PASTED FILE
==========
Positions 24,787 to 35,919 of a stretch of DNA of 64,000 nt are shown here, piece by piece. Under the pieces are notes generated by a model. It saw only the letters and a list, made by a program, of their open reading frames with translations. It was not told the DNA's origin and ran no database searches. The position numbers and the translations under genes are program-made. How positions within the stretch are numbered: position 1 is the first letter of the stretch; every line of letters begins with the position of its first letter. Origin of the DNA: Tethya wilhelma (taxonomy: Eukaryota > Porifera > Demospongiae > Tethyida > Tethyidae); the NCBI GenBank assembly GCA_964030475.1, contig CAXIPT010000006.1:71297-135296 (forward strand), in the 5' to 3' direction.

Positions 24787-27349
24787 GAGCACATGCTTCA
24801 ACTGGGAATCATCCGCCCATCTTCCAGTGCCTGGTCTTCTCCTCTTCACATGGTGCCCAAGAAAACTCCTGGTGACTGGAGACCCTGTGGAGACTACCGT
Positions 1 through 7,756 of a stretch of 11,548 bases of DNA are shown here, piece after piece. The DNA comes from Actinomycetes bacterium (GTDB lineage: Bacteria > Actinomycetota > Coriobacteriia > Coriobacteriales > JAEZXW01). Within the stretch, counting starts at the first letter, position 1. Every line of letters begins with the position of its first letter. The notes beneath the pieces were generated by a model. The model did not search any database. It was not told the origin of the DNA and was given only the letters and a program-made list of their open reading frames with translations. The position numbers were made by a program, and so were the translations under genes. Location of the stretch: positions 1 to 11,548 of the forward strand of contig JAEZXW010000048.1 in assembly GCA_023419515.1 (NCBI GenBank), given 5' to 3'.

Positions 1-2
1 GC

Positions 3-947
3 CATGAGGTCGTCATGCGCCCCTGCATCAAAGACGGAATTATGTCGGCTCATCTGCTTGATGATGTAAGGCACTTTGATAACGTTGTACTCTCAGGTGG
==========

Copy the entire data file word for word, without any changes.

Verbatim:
Positions 24,787 to 35,919 of a stretch of DNA of 64,000 nt are shown here, piece by piece. Under the pieces are notes generated by a model. It saw only the letters and a list, made by a program, of their open reading frames with translations. It was not told the DNA's origin and ran no database searches. The position numbers and the translations under genes are program-made. How positions within the stretch are numbered: position 1 is the first letter of the stretch; every line of letters begins with the position of its first letter. Origin of the DNA: Tethya wilhelma (taxonomy: Eukaryota > Porifera > Demospongiae > Tethyida > Tethyidae); the NCBI GenBank assembly GCA_964030475.1, contig CAXIPT010000006.1:71297-135296 (forward strand), in the 5' to 3' direction.

Positions 24787-27349
24787 GAGCACATGCTTCA
24801 ACTGGGAATCATCCGCCCATCTTCCAGTGCCTGGTCTTCTCCTCTTCACATGGTGCCCAAGAAAACTCCTGGTGACTGGAGACCCTGTGGAGACTACCGT
Positions 1 through 7,756 of a stretch of 11,548 bases of DNA are shown here, piece after piece. The DNA comes from Actinomycetes bacterium (GTDB lineage: Bacteria > Actinomycetota > Coriobacteriia > Coriobacteriales > JAEZXW01). Within the stretch, counting starts at the first letter, position 1. Every line of letters begins with the position of its first letter. The notes beneath the pieces were generated by a model. The model did not search any database. It was not told the origin of the DNA and was given only the letters and a program-made list of their open reading frames with translations. The position numbers were made by a program, and so were the translations under genes. Location of the stretch: positions 1 to 11,548 of the forward strand of contig JAEZXW010000048.1 in assembly GCA_023419515.1 (NCBI GenBank), given 5' to 3'.

Positions 1-2
1 GC

Positions 3-947
3 CATGAGGTCGTCATGCGCCCCTGCATCAAAGACGGAATTATGTCGGCTCATCTGCTTGATGATGTAAGGCACTTTGATAACGTTGTACTCTCAGGTGG